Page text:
Stringent requirements to ensure electricity supply
As the primary supplier of electricity in France, the nuclear power plant fleet must be able to generate baseload electricity for business and residential customers throughout the year. To achieve this, EDF has set stringent requirements for availability, safety and maintenance.
Improving fleet availability
To meet electricity demand during periods of peak consumption, EDF makes it an operating priority to improve the availability of its nuclear fleet. The goal is to keep availability at a high level in order to meet peak demand, especially in the winter months. For several years now fleet availability has stood at over 90%. This performance is only possible if safety is ensured throughout power plant operation.
Some 23,000 people ensure the smooth day-to-day operation of France’s 19 nuclear power plants
Extending power plant life span
An efficient fleet is a fleet that ages well. A high-quality maintenance process is crucial to keeping power plants in perfect condition and extending their life span, initially estimated at a minimum of 40 years.
EDF entrusts part of the maintenance work to outside service providers that are accredited on the basis of their technical capability, quality assurance system and financial soundness. This approval is regularly re-assessed. EDF trains providers working at the sites in the operations to be carried out.
Crucial components such as the reactor vessel and containment are subject to special inspections, notably to monitor changes in the concrete they are built in. Modernisation works are scheduled to improve their performance. They are part of a broad programme that includes equipping reactors with a “hardened core” to store essential tools such as pumps and generators and adding further cooling sources.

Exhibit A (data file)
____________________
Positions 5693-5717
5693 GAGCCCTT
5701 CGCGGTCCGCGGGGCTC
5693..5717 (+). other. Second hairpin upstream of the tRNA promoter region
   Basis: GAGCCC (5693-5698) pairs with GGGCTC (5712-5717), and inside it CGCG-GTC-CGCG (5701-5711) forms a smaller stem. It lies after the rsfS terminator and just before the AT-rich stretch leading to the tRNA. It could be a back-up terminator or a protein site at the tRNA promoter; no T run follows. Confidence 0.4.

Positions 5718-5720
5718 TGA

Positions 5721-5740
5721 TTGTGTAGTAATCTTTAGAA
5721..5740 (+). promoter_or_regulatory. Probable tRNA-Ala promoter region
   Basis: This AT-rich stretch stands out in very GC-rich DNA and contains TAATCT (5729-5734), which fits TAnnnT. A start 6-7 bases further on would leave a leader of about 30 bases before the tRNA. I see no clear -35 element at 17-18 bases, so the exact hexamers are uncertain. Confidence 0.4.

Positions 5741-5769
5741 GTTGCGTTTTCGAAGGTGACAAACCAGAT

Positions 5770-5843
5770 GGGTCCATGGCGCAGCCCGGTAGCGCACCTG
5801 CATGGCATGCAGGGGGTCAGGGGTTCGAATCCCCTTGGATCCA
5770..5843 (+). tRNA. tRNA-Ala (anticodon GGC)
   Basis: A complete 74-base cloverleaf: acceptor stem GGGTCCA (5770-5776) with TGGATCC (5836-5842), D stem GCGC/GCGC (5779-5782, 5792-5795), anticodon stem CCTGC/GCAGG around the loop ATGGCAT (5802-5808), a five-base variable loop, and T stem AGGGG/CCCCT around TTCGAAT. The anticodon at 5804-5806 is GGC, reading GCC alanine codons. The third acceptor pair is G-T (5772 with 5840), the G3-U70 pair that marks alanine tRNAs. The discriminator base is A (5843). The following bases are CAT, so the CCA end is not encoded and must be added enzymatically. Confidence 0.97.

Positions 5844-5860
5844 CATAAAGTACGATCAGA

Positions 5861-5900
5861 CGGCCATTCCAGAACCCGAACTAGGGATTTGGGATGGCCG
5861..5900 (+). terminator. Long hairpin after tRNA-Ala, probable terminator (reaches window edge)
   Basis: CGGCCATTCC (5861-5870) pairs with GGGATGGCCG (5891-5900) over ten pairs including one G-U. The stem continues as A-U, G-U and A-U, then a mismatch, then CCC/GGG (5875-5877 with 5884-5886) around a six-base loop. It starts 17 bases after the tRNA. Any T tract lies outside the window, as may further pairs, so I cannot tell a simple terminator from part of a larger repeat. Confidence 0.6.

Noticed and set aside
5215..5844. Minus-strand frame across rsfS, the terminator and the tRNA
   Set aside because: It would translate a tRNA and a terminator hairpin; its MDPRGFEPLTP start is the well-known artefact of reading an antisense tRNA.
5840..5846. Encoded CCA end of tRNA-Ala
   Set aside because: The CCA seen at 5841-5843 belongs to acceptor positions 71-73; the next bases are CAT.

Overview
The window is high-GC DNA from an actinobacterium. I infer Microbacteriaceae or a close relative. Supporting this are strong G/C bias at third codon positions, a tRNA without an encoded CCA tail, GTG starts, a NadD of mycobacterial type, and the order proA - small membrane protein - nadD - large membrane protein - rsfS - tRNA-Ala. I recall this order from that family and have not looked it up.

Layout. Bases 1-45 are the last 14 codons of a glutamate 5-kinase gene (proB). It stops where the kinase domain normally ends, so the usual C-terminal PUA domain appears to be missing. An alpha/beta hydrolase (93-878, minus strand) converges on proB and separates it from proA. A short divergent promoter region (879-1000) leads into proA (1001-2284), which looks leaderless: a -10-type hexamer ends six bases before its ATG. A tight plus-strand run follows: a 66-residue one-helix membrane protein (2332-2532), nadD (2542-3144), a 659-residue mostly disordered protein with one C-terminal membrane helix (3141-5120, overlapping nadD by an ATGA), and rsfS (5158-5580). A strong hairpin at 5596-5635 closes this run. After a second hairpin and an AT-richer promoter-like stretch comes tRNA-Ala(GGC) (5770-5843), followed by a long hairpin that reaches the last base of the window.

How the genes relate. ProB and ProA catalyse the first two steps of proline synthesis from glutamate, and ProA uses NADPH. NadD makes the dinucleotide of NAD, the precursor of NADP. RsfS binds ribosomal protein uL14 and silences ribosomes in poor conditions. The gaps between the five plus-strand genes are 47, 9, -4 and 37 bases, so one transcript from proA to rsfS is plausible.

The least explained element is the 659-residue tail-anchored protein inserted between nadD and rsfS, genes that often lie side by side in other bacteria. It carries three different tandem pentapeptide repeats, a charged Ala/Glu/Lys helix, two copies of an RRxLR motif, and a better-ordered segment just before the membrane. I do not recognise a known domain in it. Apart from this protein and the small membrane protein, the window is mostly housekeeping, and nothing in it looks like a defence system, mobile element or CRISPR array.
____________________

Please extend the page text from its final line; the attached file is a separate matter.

Power plants are also subject to mandatory 10-year inspections carried out by EDF and overseen by the Nuclear Safety Authority (ASN), in which every component is painstakingly examined. These “check-ups” are scheduled so as to avoid affecting the average availability of the fleet. Following the inspection, ASN takes a decision to allow – or refuse – operation for another 10 years. To date ASN has not taken a negative decision regarding any power plant.
Meet the people living and working at Hinkley Point C
At Hinkley Point C, we’re building more than just a power station. With 25,000 job opportunities and over 5,600 people expected to work on the site during core construction, the project is building people’s lives and careers too. Meet some of the people who are already working on one of Europe’s largest engineering projects and find out how Hinkley Point C has become a major part of their lives.
If you’re interested in finding a job at Hinkley Point C, visit our Jobs Service page: www.edfenergy.com/HPC